Our fourth ambassador is Dr. Yewande Pearse, neuroscientist.
What brought you to LA?
I moved to LA for work. I was really lucky, actually. I had barely finished my Ph.D. and got the opportunity to do a research project working on stem cell therapy to treat a rare childhood brain disorder called Sanfilippo syndrome. It’s a long story, but it felt like serendipity, the timing was perfect. I came to Los Angeles on an extended holiday with friends, just after handing in my thesis. My professor had told me about a lab here that was doing the kind of work that I had been doing. In between falling madly involve with LA, I reached out to them and managed to arrange a meeting. The day I landed back in London, I got an e-mail telling me that funding had been secured and they’d like to offer me a position as a postdoc. It felt so serendipitous. I had to say yes!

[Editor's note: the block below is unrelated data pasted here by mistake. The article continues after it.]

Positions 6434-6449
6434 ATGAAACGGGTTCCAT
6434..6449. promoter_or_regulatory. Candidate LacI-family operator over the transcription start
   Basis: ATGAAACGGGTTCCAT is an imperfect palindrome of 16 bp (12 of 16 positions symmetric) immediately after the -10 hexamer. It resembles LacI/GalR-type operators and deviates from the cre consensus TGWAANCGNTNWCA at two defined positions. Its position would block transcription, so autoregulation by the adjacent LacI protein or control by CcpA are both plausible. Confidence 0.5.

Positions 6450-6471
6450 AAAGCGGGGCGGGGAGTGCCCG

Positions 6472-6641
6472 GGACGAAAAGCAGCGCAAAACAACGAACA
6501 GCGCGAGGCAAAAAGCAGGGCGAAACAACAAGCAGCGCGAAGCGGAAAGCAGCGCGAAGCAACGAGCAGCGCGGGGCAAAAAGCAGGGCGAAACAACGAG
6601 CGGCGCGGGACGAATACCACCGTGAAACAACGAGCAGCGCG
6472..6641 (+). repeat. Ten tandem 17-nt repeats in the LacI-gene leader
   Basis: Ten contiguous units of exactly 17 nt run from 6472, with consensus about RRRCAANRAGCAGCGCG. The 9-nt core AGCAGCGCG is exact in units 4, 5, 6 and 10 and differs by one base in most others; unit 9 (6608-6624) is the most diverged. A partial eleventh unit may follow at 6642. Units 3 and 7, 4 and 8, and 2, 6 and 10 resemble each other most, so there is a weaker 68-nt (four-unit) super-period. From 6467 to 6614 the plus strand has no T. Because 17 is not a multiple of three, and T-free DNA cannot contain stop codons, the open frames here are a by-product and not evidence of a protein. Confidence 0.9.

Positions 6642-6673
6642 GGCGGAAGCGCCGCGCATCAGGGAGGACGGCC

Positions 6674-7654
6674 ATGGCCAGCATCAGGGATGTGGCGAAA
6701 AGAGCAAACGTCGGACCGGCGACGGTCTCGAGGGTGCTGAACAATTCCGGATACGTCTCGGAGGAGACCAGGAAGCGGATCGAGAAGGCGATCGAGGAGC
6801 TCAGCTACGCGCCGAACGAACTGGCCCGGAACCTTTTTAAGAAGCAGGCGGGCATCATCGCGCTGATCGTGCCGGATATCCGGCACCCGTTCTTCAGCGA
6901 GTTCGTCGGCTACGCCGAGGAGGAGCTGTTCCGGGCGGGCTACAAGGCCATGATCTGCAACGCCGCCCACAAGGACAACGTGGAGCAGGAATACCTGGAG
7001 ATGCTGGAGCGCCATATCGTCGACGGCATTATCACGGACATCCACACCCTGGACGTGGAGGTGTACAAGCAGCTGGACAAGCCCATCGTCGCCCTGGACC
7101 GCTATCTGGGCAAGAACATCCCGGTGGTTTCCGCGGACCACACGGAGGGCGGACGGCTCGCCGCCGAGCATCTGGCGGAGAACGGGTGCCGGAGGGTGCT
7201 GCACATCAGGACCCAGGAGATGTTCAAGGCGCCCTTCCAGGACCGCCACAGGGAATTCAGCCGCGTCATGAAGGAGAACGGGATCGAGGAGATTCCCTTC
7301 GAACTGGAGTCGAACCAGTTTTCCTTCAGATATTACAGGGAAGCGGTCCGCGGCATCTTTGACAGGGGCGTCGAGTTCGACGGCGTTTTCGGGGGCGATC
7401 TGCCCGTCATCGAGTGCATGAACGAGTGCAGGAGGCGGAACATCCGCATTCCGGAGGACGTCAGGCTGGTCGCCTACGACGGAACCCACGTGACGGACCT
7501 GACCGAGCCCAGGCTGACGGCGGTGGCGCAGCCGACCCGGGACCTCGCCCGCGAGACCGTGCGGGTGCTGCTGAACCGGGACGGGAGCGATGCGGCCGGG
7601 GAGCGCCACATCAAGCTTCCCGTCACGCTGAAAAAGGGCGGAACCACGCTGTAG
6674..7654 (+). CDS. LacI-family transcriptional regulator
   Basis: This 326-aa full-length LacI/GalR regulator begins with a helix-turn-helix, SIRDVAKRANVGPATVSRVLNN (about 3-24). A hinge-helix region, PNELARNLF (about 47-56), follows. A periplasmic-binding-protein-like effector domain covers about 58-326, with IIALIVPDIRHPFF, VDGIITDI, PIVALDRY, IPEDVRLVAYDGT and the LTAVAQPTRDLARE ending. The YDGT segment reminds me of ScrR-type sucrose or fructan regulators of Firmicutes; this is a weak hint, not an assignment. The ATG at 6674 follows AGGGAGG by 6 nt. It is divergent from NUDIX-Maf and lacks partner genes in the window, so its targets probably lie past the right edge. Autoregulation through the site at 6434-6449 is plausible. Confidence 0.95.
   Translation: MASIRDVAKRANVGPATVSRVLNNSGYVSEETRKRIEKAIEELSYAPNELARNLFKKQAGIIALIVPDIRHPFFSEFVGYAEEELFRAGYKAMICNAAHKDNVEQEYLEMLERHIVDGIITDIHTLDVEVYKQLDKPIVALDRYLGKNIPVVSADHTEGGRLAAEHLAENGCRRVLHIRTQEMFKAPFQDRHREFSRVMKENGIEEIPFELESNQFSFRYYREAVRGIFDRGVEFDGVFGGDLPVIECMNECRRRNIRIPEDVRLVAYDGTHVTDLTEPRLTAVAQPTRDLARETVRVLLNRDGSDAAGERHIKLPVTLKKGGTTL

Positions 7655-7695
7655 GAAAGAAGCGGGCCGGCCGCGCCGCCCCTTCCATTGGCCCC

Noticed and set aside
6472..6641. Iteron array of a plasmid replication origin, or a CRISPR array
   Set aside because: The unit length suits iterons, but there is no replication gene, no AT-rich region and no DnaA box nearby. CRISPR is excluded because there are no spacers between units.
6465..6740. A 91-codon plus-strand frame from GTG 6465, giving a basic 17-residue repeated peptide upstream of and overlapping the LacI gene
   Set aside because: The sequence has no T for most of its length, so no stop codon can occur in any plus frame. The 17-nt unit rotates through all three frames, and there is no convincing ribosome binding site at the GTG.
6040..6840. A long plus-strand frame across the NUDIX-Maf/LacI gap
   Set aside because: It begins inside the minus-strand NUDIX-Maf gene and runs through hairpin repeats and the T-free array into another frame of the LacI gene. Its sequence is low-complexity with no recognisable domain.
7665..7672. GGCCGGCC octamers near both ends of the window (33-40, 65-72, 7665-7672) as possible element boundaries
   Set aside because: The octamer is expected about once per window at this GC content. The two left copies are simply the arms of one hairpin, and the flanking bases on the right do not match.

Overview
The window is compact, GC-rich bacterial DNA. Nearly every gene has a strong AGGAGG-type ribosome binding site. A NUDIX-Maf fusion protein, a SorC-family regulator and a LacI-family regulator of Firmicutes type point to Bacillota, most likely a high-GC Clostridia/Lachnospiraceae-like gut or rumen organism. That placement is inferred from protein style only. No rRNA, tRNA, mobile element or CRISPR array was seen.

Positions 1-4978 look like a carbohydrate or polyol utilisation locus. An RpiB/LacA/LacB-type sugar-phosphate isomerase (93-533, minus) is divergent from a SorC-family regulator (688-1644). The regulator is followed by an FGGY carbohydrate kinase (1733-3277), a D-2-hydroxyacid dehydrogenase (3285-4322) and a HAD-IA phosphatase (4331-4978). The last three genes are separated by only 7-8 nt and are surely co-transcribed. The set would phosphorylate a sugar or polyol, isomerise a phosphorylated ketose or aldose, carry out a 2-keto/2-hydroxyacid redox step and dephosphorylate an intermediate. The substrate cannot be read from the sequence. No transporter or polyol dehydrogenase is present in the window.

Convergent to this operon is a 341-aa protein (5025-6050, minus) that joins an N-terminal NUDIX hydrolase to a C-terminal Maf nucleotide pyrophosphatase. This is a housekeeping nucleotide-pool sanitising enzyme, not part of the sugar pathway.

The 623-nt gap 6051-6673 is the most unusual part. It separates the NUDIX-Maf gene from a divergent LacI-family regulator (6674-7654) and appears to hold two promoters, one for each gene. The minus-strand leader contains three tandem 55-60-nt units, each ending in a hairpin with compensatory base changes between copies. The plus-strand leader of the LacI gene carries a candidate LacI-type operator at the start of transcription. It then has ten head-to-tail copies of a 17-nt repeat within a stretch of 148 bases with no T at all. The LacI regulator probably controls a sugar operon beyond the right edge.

How did you get into neuroscience?
It wasn't entirely intentional, to be honest. I've always been fascinated with the human body, and kind of just worked my way up from the feet! It wasn't until the final year of my Undergrad at King's College London that I discovered how cool the brain was. I did a module on how the brain develops and was hooked. From there, I decided to do a Masters in Neuroscience and then found my niche - understanding brain diseases and figuring out ways to fix them. I spent a couple of years after my Masters working on Huntington's disease research and then applied to do a Ph.D. on a similar childhood disease to the one I'm working on now. It's a cool project. The disease is called Sanfilippo syndrome and it is caused by a genetic mutation, which causes junk to build up in brain cells. We are trying to find ways to take human skin cells from patients, reprogram them back into stem cells, correct them using genetic engineering, then turn them into neural stem cells. Basically, we are repurposing a dysfunctional skin cell into a fully functional immature brain cells that can develop into adult brain cells, and compensate for the ones that don’t work properly.